Kippreport gets insights from Mike Belk, CEO and president of Daimler Middle East and LevantMarch 26, 2015 12:02
Former Dubai bank executives face heavier penalty
Dubai jail terms can be up to 20 years for finance crimes.
October 25, 2010 9:07 by Reuters
A Dubai court restarted a fraud trial against two former executives of Dubai Islamic Bank (DIB) on Sunday having changed their status to government officials, making a stricter punishment more likely.
The two, and five other suspects, are accused of defrauding DIB, in which the Dubai government owns a 30 percent stake, of 1.8 billion dirhams ($496.5 million). It was not clear why they were charged previously as private sector workers.
The United Arab Emirates penal code stipulates more severe punishment for government employees and UAE law treats all workers in state-related entities as public sector employees.
Dubai, the Gulf’s tourism and trading hub, launched an anti-corruption campaign in 2008 that saw the arrest of several high-profile business figures, including government ministers.
Since its debt crisis, Dubai, one of the UAE’s seven emirates, has been doing forensic audits at state-linked firms.
The two men, Pakistani citizens, were arrested in 2008 and first appeared before a Dubai criminal court in March this year.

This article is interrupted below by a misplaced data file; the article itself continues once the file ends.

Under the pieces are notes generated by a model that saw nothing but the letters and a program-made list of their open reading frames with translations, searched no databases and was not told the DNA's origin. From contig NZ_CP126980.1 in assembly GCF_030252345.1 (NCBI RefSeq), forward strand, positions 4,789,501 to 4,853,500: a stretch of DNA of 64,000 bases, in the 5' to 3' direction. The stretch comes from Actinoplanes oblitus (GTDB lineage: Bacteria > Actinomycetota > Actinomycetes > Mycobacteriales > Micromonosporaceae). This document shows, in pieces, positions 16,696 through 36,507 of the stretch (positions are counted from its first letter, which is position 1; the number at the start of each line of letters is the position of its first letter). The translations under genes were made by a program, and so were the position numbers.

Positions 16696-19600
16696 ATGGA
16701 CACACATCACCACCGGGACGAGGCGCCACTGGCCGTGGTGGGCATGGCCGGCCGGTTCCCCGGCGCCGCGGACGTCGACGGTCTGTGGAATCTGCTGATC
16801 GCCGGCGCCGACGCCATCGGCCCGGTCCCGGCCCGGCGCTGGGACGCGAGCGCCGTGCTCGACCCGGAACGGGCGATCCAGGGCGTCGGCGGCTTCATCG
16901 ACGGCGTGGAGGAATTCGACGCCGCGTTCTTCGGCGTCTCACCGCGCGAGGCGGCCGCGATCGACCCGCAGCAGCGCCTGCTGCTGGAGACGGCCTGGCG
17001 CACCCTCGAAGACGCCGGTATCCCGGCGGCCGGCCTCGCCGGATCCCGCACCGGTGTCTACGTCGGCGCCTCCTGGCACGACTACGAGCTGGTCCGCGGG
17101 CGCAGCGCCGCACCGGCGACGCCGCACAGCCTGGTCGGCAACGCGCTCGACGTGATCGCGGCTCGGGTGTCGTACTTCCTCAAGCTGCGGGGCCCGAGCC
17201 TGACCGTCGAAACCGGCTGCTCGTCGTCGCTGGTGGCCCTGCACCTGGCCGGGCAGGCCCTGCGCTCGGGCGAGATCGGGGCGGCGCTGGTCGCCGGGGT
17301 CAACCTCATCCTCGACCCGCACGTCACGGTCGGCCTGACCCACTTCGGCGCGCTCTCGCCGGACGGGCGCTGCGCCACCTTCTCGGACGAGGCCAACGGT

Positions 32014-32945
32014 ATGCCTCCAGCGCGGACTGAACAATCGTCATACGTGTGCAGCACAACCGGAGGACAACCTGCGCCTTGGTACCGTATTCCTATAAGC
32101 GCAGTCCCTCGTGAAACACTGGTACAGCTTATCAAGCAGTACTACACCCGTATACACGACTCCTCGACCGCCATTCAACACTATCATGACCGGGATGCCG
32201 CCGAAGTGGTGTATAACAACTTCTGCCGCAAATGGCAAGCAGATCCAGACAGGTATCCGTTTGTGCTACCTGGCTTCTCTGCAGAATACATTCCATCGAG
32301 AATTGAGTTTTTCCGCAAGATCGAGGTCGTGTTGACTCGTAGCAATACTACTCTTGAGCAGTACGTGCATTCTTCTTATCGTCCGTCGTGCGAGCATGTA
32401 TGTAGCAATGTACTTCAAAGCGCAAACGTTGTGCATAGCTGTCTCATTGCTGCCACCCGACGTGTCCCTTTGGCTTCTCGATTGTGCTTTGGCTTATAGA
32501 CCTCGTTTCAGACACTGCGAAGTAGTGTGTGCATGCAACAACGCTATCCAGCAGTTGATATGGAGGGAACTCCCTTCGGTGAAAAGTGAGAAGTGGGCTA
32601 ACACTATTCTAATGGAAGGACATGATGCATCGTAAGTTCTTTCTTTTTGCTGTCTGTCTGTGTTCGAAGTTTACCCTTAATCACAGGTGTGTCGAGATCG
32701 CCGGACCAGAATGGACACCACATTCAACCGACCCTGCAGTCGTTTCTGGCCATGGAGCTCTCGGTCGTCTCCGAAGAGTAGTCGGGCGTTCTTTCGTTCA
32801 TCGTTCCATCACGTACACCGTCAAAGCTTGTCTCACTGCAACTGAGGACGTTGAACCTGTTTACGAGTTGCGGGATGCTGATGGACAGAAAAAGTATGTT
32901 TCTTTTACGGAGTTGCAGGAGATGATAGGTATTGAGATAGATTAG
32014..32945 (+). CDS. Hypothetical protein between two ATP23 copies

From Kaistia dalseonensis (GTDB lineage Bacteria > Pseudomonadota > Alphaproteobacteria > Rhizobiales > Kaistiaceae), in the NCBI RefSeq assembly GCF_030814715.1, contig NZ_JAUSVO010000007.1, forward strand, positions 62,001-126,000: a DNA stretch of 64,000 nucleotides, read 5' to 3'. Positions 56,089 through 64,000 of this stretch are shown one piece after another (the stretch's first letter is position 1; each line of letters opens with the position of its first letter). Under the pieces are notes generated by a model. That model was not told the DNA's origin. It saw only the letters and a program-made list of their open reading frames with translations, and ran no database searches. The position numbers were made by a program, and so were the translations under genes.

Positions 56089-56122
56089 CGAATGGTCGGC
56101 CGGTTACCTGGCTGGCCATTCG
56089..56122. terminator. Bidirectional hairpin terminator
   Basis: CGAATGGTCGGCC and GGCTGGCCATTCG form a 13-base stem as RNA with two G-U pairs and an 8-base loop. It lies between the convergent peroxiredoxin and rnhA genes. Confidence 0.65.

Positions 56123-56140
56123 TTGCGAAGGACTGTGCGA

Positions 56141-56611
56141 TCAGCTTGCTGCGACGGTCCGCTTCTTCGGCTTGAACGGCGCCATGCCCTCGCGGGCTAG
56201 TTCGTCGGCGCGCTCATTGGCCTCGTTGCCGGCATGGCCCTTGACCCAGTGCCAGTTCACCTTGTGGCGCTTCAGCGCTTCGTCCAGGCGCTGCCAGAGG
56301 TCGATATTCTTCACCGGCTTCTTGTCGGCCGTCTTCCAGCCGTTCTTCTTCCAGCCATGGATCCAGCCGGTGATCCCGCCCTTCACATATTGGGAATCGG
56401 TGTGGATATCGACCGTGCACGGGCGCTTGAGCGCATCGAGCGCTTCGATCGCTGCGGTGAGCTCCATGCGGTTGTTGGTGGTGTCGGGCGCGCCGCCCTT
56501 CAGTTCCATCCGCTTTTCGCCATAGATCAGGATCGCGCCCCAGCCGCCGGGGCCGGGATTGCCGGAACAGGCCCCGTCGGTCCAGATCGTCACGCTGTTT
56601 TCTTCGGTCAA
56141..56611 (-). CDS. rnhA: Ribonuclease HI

But prosecutors refiled the case against the two defendants on Sunday after the court asked them to do so in August, charging them as government officials.
Dubai police have not been able to arrest two of the other suspects, a U.S. and a Turkish citizen, who fled the country.
Prosecutors say the seven suspects swindled DIB by submitting “documents and invoices about fraudulent deals”.
The case also involves three British businessmen who are being detained in Dubai and are facing trial.
Last December, Dubai adopted a new law under which the state can impose prison terms of up to 20 years for financial crimes.
The law came a little over a month after Dubai World , the emirate’s largest conglomerate, shocked global markets when it asked creditors for a payment standstill on no less than $26 billion of debt.
(Writing by Mahmoud Habboush; Editing by Louise Ireland)